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New device can make hydrogen when dunked in salt water

Image of a hydrogen symbol inside a mesh of linked molecules.
Enlarge / The right membrane can make hydrogen production much easier.

With renewable energy becoming cheaper, there’s a growing impetus to find ways of economically storing it. Batteries can handle short-term fluxes in production but may not be able to handle longer-term shortfalls or seasonal changes in power output. Hydrogen is one of several options being considered that has the potential to serve as a longer-term bridge between periods of high renewable productivity.

But hydrogen comes with its own issues. Obtaining it by splitting water is pretty inefficient, energy-wise, and storing it for long periods can be challenging. Most hydrogen-producing catalysts also work best with pure water—not necessarily an item that’s easy to obtain as climate change is boosting the intensity of droughts.

A group of researchers based in China has now developed a device that can output hydrogen when starting with seawater—in fact, the device needs to be sitting in seawater to work. The key concept for getting it to work will be familiar to anyone who understands how most waterproof clothing works.

I can breathe

Waterproof, breathable clothing relies on a membrane with carefully structured pores. The membrane is made of a material that repels water. It had pores, but they are too small to allow liquid water through. But they’re big enough that individual water molecules can pass through. As a result, any water on the outside of the clothing stays there, but any perspiration on the inside that evaporates off will still flow through the fabric and make its way to the outside world. As a result, the fabric breathes.

A similar membrane is central to the function of the new device. It keeps liquid water from transiting across the membrane but allows water vapor to pass through. The big difference is that there’s liquid water on both sides of the membrane.

On the outside, there’s seawater, with its standard collection of salts. On the inside, there’s a concentrated solution of a single salt—potassium hydroxide (KOH) in this case—that’s compatible with the hydrogen-producing electrolysis process. Submerged in the KOH solution is a set of electrodes that produce hydrogen and oxygen on either side of a separator, keeping the gas streams pure.

So what happens once the hardware starts operating? As the water inside the device is split, producing hydrogen and oxygen, the reduced water levels increase the concentration of the KOH solution (which had started out much more concentrated than seawater). This makes it energetically favorable for water to move across the membrane from the seawater to dilute the KOH. And, because of the pores, that’s possible, but only if the water moves in the vapor form.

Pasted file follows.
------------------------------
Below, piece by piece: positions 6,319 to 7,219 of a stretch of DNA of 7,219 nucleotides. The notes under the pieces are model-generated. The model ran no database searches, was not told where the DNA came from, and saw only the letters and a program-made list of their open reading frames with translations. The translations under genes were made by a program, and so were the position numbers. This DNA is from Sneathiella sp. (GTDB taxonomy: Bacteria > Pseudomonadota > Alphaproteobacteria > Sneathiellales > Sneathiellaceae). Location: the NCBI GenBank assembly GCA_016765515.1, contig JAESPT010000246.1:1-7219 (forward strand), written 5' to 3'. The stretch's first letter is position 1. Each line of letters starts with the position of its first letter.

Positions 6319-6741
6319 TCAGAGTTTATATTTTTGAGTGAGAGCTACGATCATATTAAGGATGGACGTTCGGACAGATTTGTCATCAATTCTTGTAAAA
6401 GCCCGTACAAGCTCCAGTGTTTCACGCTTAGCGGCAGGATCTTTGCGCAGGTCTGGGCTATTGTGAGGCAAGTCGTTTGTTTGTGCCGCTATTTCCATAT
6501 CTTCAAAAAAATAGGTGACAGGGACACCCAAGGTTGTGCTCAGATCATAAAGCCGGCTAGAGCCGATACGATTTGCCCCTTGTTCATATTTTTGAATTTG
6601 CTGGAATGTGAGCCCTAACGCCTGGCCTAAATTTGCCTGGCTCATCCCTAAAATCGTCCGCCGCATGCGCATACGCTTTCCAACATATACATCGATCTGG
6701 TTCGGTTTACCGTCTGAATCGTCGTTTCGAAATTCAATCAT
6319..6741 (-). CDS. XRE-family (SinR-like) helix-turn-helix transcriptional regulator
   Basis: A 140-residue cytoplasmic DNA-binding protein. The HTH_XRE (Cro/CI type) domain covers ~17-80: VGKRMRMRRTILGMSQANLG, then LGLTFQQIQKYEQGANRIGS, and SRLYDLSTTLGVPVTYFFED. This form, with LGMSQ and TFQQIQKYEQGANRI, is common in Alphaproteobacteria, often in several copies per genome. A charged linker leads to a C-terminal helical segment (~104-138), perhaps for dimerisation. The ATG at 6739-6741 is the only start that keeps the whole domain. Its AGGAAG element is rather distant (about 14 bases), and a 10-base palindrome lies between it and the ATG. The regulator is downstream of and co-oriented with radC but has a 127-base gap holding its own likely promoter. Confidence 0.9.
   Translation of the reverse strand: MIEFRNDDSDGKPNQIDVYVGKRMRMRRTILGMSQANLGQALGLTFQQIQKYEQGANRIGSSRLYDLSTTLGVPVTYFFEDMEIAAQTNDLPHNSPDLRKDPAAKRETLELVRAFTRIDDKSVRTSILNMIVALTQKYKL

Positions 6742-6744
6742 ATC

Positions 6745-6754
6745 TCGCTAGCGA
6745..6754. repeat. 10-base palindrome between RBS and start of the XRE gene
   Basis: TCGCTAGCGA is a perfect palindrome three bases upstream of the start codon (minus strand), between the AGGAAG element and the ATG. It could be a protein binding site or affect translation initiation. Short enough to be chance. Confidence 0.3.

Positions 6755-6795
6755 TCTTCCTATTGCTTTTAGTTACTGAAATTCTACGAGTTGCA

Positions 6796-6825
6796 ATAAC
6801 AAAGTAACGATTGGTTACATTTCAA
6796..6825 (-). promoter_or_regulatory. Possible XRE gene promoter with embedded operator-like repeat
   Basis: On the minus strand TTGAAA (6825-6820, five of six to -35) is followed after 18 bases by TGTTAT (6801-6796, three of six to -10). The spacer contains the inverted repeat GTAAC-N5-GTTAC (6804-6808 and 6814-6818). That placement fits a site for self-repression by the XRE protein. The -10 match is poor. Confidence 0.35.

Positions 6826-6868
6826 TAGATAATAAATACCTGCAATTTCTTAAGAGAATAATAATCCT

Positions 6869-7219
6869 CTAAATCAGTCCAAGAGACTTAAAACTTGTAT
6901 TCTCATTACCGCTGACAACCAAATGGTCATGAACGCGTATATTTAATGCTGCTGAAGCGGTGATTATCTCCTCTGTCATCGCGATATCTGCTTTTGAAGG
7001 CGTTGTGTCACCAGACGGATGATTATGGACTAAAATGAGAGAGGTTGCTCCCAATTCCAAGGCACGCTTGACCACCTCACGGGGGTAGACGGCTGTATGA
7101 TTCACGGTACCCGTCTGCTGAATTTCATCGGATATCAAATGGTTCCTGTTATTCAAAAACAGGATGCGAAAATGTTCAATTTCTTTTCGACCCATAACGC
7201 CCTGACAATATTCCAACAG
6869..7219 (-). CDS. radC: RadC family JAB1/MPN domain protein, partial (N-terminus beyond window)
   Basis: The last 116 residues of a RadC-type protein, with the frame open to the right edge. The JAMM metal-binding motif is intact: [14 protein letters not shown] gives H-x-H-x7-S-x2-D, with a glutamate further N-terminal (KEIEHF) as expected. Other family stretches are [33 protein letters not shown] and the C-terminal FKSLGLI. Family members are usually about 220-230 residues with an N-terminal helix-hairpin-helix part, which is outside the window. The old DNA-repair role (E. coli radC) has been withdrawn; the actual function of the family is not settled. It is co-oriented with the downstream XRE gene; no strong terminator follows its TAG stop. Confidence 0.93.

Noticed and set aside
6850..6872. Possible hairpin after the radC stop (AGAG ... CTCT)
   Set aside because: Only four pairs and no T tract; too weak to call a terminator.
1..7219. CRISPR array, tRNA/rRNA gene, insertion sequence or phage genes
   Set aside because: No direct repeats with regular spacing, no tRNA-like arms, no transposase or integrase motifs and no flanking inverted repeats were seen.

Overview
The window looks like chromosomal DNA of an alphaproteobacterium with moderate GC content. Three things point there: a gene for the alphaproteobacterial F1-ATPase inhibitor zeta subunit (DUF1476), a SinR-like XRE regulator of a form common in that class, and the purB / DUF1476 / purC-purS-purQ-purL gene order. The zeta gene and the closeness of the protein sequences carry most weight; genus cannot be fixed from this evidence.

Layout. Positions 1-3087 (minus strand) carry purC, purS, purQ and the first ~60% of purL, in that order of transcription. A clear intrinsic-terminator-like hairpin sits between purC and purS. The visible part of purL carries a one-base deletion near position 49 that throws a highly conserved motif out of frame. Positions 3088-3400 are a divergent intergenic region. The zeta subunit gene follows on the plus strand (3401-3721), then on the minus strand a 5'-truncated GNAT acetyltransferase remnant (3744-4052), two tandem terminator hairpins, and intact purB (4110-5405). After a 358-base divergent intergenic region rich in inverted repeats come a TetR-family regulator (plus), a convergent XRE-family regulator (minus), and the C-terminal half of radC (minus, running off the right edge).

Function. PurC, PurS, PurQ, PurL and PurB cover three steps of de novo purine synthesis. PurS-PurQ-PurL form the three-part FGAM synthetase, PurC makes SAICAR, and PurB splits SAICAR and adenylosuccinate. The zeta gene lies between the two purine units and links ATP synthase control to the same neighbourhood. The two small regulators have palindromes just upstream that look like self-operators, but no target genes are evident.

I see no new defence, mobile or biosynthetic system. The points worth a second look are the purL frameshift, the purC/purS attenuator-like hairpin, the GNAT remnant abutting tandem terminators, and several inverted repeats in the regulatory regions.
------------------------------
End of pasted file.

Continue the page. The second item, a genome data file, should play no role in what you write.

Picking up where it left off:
As a result, the water briefly exists in the vapor stage while inside the membrane and then quickly returns to liquid once it’s inside the device. All the complex mixture of salts in the seawater is left behind outside the membrane, and a constant supply of fresh water is provided to the electrodes that split it. Critically, all of this takes place without the energy use normally involved in desalination, making the overall process more energy-efficient than cleaning up water for use in a standard electrolyzer.

Real-world use

All of this sounds great in principle, but does it actually work? To find out, the team assembled a device and put it to use on Shenzhen Bay seawater (an inlet north of Hong Kong and Macau). And, by nearly every reasonable performance measure, it worked well.

It maintained performance even after 3,200 hours of use, and electron microscopy of the membrane after use indicated that the pores remained unblocked at this point. The KOH used for the system wasn’t completely pure, so it contained low levels of the ions found in seawater. But those levels didn’t increase over time, confirming that the system kept the seawater out of the electrolysis chamber. Power-wise, the system used about as much as a standard electrolyzer, confirming that the water purification wasn’t exacting any energetic cost.

The KOH solution also was self-balancing, with water diffusion into the device slowing if its internal solution became too dilute. If it gets too concentrated, the efficiency of electrolysis drops, so the elimination of water slows down.

The authors estimate their device would handle pressures down to about 75 meters of seawater. The temperature at those depths might be limiting, however, as the diffusion rate of water across the membrane was six times higher at 30° C than it is at 0° C.

Even with all that good news, there are options for improving performance. Various salts beyond KOH are suitable, and some may perform better. The researchers also found that incorporating KOH into a hydrogel around the electrodes boosted hydrogen production. Finally, it’s possible that altering the material or structure of the electrodes used in the water splitting could boost things further.

Finally, the team suggested that this might be useful for things in addition to hydrogen production. Instead of seawater, they immersed one of the devices into a dilute lithium solution and found that 200 hours of operation increased the lithium concentrations by more than 40-fold due to water moving into the device. There are plenty of other contexts, like purifying contaminated water, where this sort of concentration ability could be useful.

This doesn’t solve all of the problems associated with using hydrogen as an energy storage medium. But it certainly has the potential to allow us to scratch “needs pure water” off the list of those problems.

Nature, 2022. DOI: 10.1038/s41586-022-05379-5  (About DOIs).

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